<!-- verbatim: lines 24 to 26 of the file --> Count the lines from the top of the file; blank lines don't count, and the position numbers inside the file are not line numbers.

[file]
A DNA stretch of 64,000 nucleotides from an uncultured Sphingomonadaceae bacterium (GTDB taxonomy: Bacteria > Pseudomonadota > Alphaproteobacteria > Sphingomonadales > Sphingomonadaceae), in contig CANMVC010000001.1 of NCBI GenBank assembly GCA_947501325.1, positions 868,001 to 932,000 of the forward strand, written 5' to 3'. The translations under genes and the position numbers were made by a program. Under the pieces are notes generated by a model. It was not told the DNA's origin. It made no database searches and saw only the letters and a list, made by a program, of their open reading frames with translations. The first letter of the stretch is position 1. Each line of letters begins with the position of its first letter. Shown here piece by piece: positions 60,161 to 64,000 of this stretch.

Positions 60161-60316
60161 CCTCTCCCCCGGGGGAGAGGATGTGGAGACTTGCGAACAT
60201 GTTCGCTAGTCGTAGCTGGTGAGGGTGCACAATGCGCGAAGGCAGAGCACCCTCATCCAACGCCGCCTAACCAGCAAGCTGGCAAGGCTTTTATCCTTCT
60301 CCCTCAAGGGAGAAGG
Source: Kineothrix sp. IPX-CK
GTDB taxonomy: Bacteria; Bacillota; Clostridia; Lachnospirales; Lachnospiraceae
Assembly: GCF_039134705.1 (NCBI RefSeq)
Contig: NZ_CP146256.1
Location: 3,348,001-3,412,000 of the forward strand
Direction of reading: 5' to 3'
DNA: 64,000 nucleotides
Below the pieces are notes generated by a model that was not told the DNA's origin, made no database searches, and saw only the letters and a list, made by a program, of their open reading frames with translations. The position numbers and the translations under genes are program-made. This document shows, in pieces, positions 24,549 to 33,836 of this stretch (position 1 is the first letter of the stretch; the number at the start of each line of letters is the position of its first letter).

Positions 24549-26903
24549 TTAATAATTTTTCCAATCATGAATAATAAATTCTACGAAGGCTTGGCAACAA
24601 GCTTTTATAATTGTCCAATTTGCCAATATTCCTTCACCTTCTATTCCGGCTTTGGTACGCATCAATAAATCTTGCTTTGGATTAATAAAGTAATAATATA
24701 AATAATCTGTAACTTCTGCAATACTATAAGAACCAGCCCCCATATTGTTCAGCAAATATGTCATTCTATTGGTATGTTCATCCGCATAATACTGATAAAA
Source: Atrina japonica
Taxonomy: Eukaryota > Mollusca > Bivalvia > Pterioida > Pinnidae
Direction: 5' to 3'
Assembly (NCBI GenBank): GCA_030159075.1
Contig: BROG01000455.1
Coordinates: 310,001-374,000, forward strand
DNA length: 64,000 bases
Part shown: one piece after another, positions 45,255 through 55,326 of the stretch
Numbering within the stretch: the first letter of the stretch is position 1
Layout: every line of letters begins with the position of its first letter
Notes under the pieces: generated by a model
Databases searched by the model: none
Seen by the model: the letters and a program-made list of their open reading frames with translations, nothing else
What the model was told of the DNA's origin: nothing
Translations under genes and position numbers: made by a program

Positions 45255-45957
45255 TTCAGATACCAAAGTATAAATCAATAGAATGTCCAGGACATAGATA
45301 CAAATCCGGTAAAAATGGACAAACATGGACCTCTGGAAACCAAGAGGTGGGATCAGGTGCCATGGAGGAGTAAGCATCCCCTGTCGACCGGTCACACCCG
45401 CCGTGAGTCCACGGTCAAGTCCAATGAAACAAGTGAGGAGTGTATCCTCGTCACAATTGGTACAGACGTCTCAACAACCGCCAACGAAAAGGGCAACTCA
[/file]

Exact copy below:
DNA length: 64,000 bases
Part shown: one piece after another, positions 45,255 through 55,326 of the stretch
Numbering within the stretch: the first letter of the stretch is position 1